Final Fantasy 7 Remake Preview | Tactical Mode | Sound | Characters |
It’s hard to believe that we are coming up on the 23rd anniversary of the Japanese release of the original PlayStation classic, Final Fantasy VII. The monumental title that changed the world of RPGs by showing they could be more than just niche products set in fantasy worlds filled with elves and other fantastical creatures that flooded the genre since practically their inception.
Creator Square Enix, then Square Soft, had built up a prestigious pedigree with the previous six Final Fantasies for Nintendo on their Nintendo Entertainment System and Super Nintendo systems with Final Fantasy VI (released in the US as Final Fantasy III) being one of their most acclaimed titles at the time.
Around the time Nintendo was working on the successor to the SNES, the Nintendo 64, it would make sense that Square would continue to make another grand entry in the franchise for the system. In fact, there were videos of a work in progress of what the next game would look like utilizing 3D renditions of Final Fantasy VI characters with some changes to their looks. Yet, as we all know, the next entry would instead find its new home on Nintendo’s brand new rival, Sony and their PlayStation.
Because of Nintendo’s decision to stick with the more expensive cartridges, Square moved to the PlayStation as the system would utilize the CD-ROM format which offered various advantages from more data that could be stored to ease of production (supposedly, it would have taken 3-4 times as many cartridges to fit all of FFVII). In doing so, Square was able to fit the game onto three discs filled with huge worlds, a bombastic soundtrack composed by series regular Nobuo Uematsu, and CG full motion videos, a first for the franchise.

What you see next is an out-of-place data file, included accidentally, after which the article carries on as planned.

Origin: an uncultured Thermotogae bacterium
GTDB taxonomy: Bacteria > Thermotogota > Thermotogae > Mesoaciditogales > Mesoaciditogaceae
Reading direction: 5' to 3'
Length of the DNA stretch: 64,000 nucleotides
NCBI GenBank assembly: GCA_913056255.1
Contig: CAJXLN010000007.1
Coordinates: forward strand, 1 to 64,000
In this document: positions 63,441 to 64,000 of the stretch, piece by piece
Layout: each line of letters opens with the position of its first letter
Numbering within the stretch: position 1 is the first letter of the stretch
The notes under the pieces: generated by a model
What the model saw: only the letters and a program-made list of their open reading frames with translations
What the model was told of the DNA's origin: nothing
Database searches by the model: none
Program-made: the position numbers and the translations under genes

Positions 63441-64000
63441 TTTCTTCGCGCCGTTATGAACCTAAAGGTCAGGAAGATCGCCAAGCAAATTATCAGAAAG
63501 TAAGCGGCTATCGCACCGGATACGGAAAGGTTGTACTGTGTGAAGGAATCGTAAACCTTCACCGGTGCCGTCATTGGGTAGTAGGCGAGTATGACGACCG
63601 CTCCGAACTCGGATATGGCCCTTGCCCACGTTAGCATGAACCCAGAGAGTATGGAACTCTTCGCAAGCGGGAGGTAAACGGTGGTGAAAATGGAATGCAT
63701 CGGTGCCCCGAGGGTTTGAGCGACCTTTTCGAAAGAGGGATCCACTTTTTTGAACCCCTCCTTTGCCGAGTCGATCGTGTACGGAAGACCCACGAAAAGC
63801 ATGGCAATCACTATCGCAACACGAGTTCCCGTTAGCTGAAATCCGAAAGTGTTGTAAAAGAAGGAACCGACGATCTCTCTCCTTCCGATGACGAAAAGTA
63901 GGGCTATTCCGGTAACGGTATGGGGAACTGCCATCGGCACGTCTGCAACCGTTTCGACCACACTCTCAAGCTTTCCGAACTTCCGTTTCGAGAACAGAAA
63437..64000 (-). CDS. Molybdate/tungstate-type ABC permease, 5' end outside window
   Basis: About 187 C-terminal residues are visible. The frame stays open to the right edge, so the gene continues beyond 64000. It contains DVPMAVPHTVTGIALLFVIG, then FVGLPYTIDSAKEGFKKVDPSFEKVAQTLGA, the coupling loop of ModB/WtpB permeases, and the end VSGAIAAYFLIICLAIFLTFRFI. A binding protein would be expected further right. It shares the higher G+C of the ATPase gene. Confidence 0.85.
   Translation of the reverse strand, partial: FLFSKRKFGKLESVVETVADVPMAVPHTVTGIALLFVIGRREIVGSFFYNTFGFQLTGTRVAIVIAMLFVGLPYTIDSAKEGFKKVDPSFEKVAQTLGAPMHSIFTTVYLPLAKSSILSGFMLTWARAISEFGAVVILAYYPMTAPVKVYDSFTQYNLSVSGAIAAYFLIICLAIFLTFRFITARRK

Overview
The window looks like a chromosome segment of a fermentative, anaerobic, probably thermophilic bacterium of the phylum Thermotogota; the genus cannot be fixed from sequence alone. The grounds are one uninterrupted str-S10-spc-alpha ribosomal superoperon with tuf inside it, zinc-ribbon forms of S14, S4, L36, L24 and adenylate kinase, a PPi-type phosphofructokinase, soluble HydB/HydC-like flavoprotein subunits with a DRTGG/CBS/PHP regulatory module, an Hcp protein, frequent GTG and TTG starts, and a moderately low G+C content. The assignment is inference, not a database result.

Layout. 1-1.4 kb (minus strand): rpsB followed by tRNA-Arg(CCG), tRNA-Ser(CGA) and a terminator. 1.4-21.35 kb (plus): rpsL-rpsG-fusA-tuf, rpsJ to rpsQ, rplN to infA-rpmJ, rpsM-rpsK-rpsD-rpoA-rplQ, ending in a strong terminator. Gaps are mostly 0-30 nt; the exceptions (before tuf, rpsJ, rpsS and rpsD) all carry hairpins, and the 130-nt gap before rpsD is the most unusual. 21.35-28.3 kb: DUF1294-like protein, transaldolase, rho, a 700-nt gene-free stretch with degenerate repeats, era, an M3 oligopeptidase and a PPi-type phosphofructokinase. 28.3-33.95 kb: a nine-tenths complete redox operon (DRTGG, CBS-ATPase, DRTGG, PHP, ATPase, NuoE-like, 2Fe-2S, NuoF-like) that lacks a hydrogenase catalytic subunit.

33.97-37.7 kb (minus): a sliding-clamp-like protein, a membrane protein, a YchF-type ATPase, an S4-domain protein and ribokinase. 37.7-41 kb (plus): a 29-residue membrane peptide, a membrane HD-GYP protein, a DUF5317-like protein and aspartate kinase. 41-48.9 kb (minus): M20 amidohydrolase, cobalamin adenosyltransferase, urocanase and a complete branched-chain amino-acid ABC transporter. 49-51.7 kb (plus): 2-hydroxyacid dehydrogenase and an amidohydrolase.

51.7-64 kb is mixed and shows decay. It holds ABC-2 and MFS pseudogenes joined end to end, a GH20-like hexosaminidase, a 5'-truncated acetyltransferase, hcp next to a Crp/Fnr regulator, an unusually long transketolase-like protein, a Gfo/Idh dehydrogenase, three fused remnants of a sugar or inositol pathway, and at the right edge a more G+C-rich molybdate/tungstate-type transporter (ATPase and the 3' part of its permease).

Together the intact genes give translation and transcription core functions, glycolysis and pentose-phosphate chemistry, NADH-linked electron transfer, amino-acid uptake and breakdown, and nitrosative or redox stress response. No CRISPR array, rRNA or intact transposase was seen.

The game introduced us to the mercenary group AVALANCHE and some of its members: Cloud Strife, instantly recognized by his pointy blonde hair and giant Buster Sword he is able to somehow wield and spin with one hand, and Barret Wallace, a man with a gun for a hand who bore a striking resemblance to Mr. T before some redesigns. They are later joined after a failed bombing mission by party members Tifa Lockhart, a bartender and friend of theirs who prefers to let her fists do the talking against enemies, Aerith (or Aeris) Gainsborough, a flower girl Cloud runs into who is more than she seems, Red XIII (also known by his true name Nanaki), a red lion-like animal that was experimented by one of the antagonists from the game, Cait Sith, a robotic plush cat toy who rides a giant moogle-like creature, and Cid Highwind, a foul-mouthed airship pilot with a penchant for smoking.
In the game, players can also recruit two secret optional party members Yuffie Kisaragi, a ninja with sticky fingers, and Vincent Valentine, a brooding man with a mysterious past. They go up against a who’s who of villains including a wise-cracking, baton-wielding Reno and his stoic partner Rude, crazed scientist Hojo and his JENOVA experiments, and of course, the silver-haired wonder himself, Sephiroth and his instantly recognizable battle theme, “One-Winged Angel.”
Final Fantasy VII’s characters are some of Square Enix’s (and possibly gaming’s) most recognizable characters, often making various appearances in other Square properties especially the Kingdom Hearts franchise (funny enough what would be my introduction to and, in the case of Cloud, appearing as a playable fighter in Nintendo’s Super Smash Bros. games as DLC for the Wii U/3DS iteration and as an unlockable fighter in Switch’s Ultimate.